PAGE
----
nonfiction

NY Times Has Something To Say About… Germans?

One of the greatest radio personalities of all time, Jonathan Schwartz of New York City’s NPR affiliate, made an interesting reference on the air this weekend. He mentioned a recent book review in the New York Times by Michiko Kakutani. In fact, he mentioned it several times, in between long pauses during which I assumed he had fallen asleep. To my satisfaction, Msr. Schwartz was not losing consciousness, but rather reveling in the rich subtext of the article, which ostensibly reviewed a book on Adolf Hitler’s rise to power titled Hitler: Ascent.

The author’s neat bullet points bring out salient elements of the dictator’s personality, including his narcissism, opportunism, effective public speaking skills, ability to appeal directly to his audience’s emotions, grim worldview, and perhaps most strikingly, his apparent failure to “recognize the difference between lies and truth.” These points stand out so starkly, given this country’s current political climate, that I had to lean back in my alpaca hide-lined antique rocking chair and adjust my monocle pensively to consider the ramifications of the piece. What to make of it? Is there any current political figure to whom the author might be attempting to compare the Nazi dictator?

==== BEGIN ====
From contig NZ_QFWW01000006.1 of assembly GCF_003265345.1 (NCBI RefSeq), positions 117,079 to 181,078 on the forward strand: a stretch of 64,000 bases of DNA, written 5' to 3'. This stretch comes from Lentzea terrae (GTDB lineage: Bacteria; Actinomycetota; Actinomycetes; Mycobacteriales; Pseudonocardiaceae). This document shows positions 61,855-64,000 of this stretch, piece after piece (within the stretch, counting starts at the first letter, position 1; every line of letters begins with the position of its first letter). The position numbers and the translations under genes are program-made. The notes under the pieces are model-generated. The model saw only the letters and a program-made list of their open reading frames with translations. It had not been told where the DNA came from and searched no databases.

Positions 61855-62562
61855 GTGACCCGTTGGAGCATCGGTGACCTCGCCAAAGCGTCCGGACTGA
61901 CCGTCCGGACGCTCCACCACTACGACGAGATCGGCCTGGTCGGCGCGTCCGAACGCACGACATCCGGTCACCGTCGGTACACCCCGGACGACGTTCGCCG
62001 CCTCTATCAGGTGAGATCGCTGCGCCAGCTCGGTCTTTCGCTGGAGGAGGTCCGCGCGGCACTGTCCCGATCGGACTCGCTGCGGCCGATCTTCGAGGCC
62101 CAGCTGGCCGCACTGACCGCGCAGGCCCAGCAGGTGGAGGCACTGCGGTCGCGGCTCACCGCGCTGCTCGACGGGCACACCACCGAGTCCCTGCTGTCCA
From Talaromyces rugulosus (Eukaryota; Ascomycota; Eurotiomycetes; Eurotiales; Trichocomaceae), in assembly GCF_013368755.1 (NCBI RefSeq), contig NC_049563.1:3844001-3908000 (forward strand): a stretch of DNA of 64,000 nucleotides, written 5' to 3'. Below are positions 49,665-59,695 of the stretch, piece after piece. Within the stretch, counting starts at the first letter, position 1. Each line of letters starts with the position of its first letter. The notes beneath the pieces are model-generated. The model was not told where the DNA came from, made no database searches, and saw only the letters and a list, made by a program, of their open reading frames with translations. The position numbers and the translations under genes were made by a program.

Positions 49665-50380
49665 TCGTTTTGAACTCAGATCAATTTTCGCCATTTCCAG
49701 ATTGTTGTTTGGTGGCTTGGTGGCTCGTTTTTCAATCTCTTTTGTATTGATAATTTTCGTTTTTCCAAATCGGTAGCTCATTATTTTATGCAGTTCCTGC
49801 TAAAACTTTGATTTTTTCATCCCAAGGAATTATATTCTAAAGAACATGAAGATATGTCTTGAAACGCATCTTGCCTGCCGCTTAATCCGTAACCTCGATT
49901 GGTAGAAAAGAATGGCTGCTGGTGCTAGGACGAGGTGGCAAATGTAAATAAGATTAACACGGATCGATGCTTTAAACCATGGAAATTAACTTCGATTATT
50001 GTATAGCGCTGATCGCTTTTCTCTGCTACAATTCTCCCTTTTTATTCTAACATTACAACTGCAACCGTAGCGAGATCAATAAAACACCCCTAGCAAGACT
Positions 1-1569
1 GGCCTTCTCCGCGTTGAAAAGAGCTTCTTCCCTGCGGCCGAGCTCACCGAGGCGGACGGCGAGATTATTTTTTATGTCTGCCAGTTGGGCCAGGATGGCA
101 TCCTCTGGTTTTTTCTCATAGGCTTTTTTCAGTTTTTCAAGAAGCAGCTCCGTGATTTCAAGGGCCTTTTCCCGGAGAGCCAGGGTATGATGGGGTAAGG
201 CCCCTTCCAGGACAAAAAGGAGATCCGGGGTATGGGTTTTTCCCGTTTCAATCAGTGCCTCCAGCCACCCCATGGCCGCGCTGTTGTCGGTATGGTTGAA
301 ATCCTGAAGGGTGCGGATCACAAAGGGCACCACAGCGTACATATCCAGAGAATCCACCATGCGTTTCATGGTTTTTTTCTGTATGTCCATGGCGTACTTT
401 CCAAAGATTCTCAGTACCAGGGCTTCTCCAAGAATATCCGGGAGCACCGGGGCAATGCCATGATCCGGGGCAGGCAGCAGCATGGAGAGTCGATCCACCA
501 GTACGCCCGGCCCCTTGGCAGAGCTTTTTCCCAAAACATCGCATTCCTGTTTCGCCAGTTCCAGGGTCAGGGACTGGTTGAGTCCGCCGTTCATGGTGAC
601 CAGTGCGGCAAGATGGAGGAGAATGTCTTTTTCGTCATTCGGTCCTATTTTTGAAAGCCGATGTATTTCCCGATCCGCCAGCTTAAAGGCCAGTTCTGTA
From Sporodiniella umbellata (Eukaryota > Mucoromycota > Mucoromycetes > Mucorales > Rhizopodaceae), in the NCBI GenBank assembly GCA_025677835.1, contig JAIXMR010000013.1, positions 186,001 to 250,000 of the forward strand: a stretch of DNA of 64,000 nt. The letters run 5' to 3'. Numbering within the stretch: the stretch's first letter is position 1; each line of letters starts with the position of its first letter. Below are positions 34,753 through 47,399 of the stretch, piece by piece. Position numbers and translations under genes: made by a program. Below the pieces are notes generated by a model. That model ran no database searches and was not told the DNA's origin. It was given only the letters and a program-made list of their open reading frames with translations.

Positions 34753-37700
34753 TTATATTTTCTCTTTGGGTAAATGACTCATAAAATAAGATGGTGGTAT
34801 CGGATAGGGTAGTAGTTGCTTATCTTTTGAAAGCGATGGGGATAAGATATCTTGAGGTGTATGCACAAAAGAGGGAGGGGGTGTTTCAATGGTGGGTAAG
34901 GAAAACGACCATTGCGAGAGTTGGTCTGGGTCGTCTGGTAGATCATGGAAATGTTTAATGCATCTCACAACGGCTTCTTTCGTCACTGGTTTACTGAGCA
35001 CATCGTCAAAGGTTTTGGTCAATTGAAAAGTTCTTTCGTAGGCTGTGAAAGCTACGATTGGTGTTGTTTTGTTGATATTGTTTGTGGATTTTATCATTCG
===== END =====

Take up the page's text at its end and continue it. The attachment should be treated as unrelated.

Anyone at all?

It’s on the tip of my tongue. I will be sure to notify you when it materializes. If you think of it before me, do tweet it to me @City_Sasquatch.

Kurt Vonnegut’s Politics

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Boundless joy. That is the emotion I experienced when I learned of my ghostwriter’s latest publication in a beautiful journal out of Roger Williams University called Mount Hope. His essay, “Kurt Vonnegut and the Proverbial Window of American Politics,” is certainly real. For a moment I thought this was another of his “April Fool’s Day” shenanigans, but when I discovered that this puzzling holiday falls only upon the first day of the month, my doubts were banished. It is no prank. IMG_1358

To verify, I opened Issue 7 and, sure enough, found his essay on page 82. The vicarious glee tightened my throat, quickened my pulse, and then wormed its way into my stomach. Though the nausea of happiness is already passing, I can only hope it will be followed by even more jarringly good news on the publishing front at some later date. I will be sure to acquire digestive supplements and Pepto-Bismol to prepare for that cheery day.

 

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